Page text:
MF 424 : Writing series: how to create a short form ebook (postscript)
Today, I add some final thoughts on writing a short form book, including creating categories on KDP, ideas for short form books, and why you may want to consider this as your first book venture. More at www.bemovingforward.com.
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Postscript on ebooks
Review and recap on Kindle Create
As discussed on last week's episode, Kindle Create is a great finishing and formatting platform for ebooks, especially short form ones.
However, it's not perfect. Today, I want to clarify two quirks that I mentioned on MF 423.
Bullet points that are pre-formatted don't always translate well into Kindle Create. I discovered this while creating the ebook version of The Poshmark Guide, which has bullets and lists throughout the chapters.
Sometimes, Kindle Create would fail to recognize a bullet or add an extra bullet symbol without any text. The problem is that you can't edit the bullet symbols -and- you cannot edit the text within a bullet as they both become hard coded (see top half of the picture below).
My solution and workaround was to simply type each bullet line as plain text, separated with a hard return. From there, I would manually format these within Kindle Create using common symbols such as (*), (-) or numbers and letters for numeric lists. While a bit tedious, it was easier than importing documents with pre-formatted bullets.
Top: pre-formatted bullets on Kindle Create vs. Bottom: manually formatted bullets.
If you decide you want to pre-format your bullets, you'll have to do some trial and error to make sure they translate correctly on Kindle Create. If there's a formatting error or typo, that means fiddling around with the source document and re-uploading until it's correct. Otherwise, it may be easier to simply leave your bullets unformatted and add the symbols in manually on Kindle Create.
The same holds true with footnotes. While not as relevant for short form books, for longer books or books that contain references, footnotes are also hard coded into Kindle Create from uploaded source documents. Since these are harder to do manually, I recommend double checking the translation on Kindle Create and adjusting your source document until they format correctly.
Footnote symbols and text are also hard coded on Kindle Create.
In addition to publishing ebooks, you can create collections on KDP. While I mention this on last week's write-up, I didn't on the episode so I wanted to make sure to communicate that point this week. KDP allows you to create collections for books that are part of a series.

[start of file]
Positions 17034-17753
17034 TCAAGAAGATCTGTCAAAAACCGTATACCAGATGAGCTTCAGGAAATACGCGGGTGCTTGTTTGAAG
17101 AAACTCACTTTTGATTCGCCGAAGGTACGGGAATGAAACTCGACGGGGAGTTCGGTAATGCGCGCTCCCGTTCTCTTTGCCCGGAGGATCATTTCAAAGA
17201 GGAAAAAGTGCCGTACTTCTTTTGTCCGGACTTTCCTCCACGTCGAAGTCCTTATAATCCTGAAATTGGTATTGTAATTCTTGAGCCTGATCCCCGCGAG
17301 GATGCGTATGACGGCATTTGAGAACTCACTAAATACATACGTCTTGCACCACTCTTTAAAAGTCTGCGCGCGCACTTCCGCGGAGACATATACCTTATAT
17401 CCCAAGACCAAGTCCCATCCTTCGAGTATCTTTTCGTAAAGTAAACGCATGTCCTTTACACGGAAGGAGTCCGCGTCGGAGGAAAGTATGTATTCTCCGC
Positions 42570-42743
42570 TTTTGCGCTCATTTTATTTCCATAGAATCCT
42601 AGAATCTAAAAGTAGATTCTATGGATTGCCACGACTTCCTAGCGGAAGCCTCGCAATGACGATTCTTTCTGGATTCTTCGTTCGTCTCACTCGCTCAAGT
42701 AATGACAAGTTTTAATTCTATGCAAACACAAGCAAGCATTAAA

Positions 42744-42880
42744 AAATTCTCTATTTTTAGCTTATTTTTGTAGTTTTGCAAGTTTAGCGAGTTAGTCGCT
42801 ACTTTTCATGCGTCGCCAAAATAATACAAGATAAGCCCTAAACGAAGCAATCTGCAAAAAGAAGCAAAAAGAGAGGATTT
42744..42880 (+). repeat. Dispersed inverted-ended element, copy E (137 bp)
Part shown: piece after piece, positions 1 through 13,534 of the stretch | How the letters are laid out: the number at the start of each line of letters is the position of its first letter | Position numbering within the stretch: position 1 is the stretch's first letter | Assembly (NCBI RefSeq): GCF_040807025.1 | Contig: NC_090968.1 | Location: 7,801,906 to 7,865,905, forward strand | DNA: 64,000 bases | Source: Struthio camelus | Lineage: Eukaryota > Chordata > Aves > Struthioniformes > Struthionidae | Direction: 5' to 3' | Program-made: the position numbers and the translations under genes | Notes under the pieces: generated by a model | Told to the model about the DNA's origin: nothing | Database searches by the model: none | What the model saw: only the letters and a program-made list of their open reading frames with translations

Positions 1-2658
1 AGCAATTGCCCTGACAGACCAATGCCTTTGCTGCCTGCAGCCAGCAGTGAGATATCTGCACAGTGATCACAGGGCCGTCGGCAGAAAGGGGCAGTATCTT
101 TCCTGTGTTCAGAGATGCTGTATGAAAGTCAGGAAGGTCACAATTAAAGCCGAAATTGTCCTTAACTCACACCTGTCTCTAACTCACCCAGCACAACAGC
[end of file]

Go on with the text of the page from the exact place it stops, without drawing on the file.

For my dad, since his books focus on teaching fundamental sewing skills, we created a collection called the "Sewing Education Series." The books are housed within that collection.
This is a great tool to allow the reader or customer to discover other, related books. As with books themselves, you can create copy for collections and add books you publish to them. This provides enhanced organization and visibility on the platform for fiction and non-fiction authors. You can also create different collections for different series.
Ideas for short form ebooks
As covered on this series, short form ebooks are an alternative for budding or aspiring authors to accomplish getting their first book done and out there. It's much simpler than a traditional long form book and can serve a different purpose when it comes to teaching a specific skills or lesson. Below are some ideas for short form ebooks:
Teaching a skill or lesson (eg sewing, auto, home repair, data entry, cooking, organization, etc.).
Adapting prior content (eg podcast episode or YouTube video).
Creating a mini-bio in the case of a student or professional looking to advance their career.
Publishing short stories, poems, etc.
Think in terms of short, bite-sized content with a singular purpose.
Finally, I want to wrap this miniseries with a look at the "why." Why do a short form ebook?
You've attempted to write a book before but couldn't finish it
Many of you may have tried to write a long form book but for whatever reason couldn't get to the finish line. Maybe it was lack of time or life getting too busy. Perhaps, you lost momentum along the way. Or, maybe you finished the first draft but didn't know what to do next and it's sitting in your hard drive. Whatever the reason, don't let that stop you from trying again. A short form book can be a pathway for you to rethink what a book is and to actually get your first one done. Alternately, you may want to take the content from your prior attempts and split them up into small books that you can house within a collection.
A presence on a massive platform
Amazon is not only one of the biggest ecommerce platforms but one of the most prolific search engines in the world. In fact, Amazon eclipsed Google a couple of times within the past five years as a go to search engine. Additionally, Amazon often ranks at or near the top of search engine results broadly speaking. Having a digital footprint on Amazon may give you added credibility and visibility when it comes to your business or career.
You have something to share or teach
Finally, you have skills, experience, and lessons that you've gained throughout your life, whether in school, the real world, on the job or elsewhere. What you know can benefit someone else who hasn't had the benefit of your education or life experience. Share it.
As we close this series, I want to leave you with three parting thoughts when it comes to writing a short ebook.
Don't overthink it.
You have the subject matter knowledge, and now a roadmap to get your first book done and out there. I wish you much luck and success with it.
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